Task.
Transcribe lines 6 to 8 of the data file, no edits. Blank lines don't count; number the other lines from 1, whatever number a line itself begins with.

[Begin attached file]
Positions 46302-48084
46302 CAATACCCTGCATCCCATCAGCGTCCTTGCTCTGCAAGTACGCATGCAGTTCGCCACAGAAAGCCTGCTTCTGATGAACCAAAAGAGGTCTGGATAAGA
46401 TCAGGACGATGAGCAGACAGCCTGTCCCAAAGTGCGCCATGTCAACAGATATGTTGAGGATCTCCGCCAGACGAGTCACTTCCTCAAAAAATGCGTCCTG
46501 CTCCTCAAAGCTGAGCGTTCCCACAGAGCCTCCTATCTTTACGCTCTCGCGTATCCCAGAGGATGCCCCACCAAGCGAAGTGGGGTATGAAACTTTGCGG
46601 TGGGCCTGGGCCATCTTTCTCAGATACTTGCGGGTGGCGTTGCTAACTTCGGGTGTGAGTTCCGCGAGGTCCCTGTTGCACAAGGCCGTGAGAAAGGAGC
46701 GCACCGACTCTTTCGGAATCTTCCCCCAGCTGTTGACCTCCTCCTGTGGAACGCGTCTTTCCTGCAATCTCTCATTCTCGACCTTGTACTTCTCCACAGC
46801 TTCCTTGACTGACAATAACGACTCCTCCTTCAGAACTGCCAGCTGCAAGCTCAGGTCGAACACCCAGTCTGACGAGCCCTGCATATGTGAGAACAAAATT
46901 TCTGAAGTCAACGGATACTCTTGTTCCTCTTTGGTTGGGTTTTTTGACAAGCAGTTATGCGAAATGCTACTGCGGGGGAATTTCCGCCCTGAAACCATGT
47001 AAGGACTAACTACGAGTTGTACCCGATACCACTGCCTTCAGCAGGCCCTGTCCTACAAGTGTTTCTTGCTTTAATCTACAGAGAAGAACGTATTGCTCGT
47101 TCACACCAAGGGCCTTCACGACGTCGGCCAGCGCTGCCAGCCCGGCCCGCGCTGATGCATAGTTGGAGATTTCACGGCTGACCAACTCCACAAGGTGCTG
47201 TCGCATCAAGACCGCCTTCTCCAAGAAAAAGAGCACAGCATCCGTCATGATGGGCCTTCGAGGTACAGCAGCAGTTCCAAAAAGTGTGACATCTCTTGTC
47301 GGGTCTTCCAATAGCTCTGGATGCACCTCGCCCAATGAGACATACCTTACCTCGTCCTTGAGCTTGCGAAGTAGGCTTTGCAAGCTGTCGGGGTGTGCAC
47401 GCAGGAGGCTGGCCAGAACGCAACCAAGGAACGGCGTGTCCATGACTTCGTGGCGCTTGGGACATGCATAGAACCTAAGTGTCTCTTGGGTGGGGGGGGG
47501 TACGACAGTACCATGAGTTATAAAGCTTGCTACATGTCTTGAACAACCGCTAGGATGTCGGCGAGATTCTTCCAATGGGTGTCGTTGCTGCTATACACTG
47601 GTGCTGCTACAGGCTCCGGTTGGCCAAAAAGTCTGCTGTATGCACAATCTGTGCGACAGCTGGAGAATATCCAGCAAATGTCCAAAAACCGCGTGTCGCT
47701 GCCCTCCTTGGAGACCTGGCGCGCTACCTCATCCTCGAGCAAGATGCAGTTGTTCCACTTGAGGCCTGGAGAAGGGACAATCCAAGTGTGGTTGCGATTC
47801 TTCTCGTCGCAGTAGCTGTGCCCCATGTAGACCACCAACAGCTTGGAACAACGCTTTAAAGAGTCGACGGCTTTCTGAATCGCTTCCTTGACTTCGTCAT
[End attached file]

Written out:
46701 GCACCGACTCTTTCGGAATCTTCCCCCAGCTGTTGACCTCCTCCTGTGGAACGCGTCTTTCCTGCAATCTCTCATTCTCGACCTTGTACTTCTCCACAGC
46801 TTCCTTGACTGACAATAACGACTCCTCCTTCAGAACTGCCAGCTGCAAGCTCAGGTCGAACACCCAGTCTGACGAGCCCTGCATATGTGAGAACAAAATT
46901 TCTGAAGTCAACGGATACTCTTGTTCCTCTTTGGTTGGGTTTTTTGACAAGCAGTTATGCGAAATGCTACTGCGGGGGAATTTCCGCCCTGAAACCATGT